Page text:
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CMA CGM chooses LNG to power 9 giant container ships due in 2020

7 November 2017

The CMA CGM Group, a world leader in maritime transport, will equip its 9 future container ships of 22,000 TEUs (Twenty-foot Equivalent Unit), to be delivered in 2020, with engines using liquefied natural gas. At 22,000 TEU, the ULCVs (Ultra Large Container Vessels) will be among the largest in the world; the largest container ship in operation currently is the OOCL Hong Kong, with a carrying capacity of 21,413 TEUs.

These containerships will be LNG-powered—a few percent of marine gas oil will only be used for the ignition in the combustion chamber. CMA CGM is the first shipping company to fuel giant containerships with LNG.

The use of LNG will yield significant environmental benefits compared to heavy fuel oil:

  • up to 25% less CO2
  • 99% less sulfur emissions
  • 99% less fine particles
  • 85% less NOx

Moreover, the Energy Efficiency Design Index (EEDI) is improved by 20% compared to ships only propelled by fuel oil.

The EEDI is an initiative of the International Maritime Organization (IMO) to reduce GHG emissions from ships. The EEDI establishes a minimum energy efficiency requirement for new ships depending on ship type and size, provides a robust mechanism that may be used to increase the energy efficiency of ships, stepwise, to keep pace with technical developments for many decades to come.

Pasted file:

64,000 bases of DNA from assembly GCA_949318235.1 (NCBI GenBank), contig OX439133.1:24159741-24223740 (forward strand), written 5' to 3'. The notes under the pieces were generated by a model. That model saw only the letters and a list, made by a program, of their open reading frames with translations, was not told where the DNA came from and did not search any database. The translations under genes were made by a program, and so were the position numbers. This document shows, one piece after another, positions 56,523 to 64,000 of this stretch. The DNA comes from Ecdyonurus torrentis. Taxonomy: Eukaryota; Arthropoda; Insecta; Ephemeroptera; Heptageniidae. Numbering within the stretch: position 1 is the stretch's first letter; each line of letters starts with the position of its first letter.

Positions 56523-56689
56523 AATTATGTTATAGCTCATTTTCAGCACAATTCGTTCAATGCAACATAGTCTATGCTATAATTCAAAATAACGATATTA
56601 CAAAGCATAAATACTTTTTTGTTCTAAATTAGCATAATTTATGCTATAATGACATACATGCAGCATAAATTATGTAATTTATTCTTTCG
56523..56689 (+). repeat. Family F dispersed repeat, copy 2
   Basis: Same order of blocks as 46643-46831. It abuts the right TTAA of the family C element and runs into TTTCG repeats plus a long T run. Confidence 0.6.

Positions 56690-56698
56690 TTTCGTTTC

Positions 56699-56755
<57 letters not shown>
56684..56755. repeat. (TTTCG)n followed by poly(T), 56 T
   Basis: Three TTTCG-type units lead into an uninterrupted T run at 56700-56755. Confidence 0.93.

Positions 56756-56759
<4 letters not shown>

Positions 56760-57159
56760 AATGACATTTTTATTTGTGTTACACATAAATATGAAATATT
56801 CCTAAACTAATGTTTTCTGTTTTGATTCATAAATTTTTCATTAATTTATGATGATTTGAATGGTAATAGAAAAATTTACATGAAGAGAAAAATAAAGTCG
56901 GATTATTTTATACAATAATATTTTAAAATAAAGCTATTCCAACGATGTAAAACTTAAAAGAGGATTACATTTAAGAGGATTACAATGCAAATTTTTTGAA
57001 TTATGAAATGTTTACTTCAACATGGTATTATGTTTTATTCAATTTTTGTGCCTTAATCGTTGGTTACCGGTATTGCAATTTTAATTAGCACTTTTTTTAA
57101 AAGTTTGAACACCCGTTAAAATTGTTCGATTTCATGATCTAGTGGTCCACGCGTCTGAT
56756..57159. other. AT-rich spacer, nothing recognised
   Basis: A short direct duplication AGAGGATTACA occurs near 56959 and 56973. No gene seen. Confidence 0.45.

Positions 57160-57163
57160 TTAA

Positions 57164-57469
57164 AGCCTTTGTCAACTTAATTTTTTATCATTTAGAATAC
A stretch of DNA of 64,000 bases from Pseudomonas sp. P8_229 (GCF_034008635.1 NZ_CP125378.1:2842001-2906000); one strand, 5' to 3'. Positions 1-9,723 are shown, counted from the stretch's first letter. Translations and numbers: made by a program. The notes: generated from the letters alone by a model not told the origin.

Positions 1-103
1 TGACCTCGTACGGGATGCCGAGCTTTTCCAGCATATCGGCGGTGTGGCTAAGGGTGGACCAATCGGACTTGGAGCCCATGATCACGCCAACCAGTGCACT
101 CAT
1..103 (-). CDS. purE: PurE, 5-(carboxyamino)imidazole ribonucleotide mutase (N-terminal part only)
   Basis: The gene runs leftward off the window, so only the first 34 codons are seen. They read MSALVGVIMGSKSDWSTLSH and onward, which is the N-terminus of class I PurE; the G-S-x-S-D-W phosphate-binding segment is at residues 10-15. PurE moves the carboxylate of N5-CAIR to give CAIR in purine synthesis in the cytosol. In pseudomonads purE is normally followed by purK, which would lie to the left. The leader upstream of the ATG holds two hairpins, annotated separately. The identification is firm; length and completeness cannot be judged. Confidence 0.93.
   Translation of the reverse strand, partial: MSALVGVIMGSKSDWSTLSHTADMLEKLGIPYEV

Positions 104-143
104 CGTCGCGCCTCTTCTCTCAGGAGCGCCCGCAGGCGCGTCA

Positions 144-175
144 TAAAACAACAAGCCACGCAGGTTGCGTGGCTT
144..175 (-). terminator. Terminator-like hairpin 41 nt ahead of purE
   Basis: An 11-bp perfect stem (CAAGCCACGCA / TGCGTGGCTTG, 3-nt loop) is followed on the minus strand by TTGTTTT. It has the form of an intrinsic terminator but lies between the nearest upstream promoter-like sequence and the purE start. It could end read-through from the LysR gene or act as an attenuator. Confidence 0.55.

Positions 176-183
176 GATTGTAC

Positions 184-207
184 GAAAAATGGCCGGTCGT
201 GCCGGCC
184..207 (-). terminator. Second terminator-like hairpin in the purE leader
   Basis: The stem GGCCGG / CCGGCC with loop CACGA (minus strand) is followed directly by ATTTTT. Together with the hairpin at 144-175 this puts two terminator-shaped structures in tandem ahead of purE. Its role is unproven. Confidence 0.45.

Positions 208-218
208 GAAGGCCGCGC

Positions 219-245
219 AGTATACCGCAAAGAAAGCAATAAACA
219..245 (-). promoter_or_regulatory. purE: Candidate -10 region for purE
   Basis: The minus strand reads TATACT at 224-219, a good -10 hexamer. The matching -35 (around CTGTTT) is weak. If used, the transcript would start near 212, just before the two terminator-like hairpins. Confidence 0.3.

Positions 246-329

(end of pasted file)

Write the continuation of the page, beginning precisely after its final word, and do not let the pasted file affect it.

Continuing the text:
It is a non-prescriptive mechanism that leaves the choice of which technologies to use in a ship design to the stakeholders, as long as the required energy-efficiency level is attained, enabling the most cost-efficient solutions to be used.

By choosing LNG, the CMA CGM Group also goes beyond current and future regulations that limit the sulfur cap to 0.5% in 2020. The Group says that it is also fully in line with the Paris Agreement and the ongoing discussions at the international level.

Between 2005 and 2015, the Group has reduced its CO2 emissions per container transported per kilometer by 50% and has set up a plan to further reduce its CO2 emissions by 30% between 2015 and 2025.

November 7, 2017 in LNG, Ports and Marine | Permalink | Comments (1)

Comments

It would be a significant development, if the economics show a clear advantage for LNG over fuel oil for large ships then there could be quite a rapid switch.

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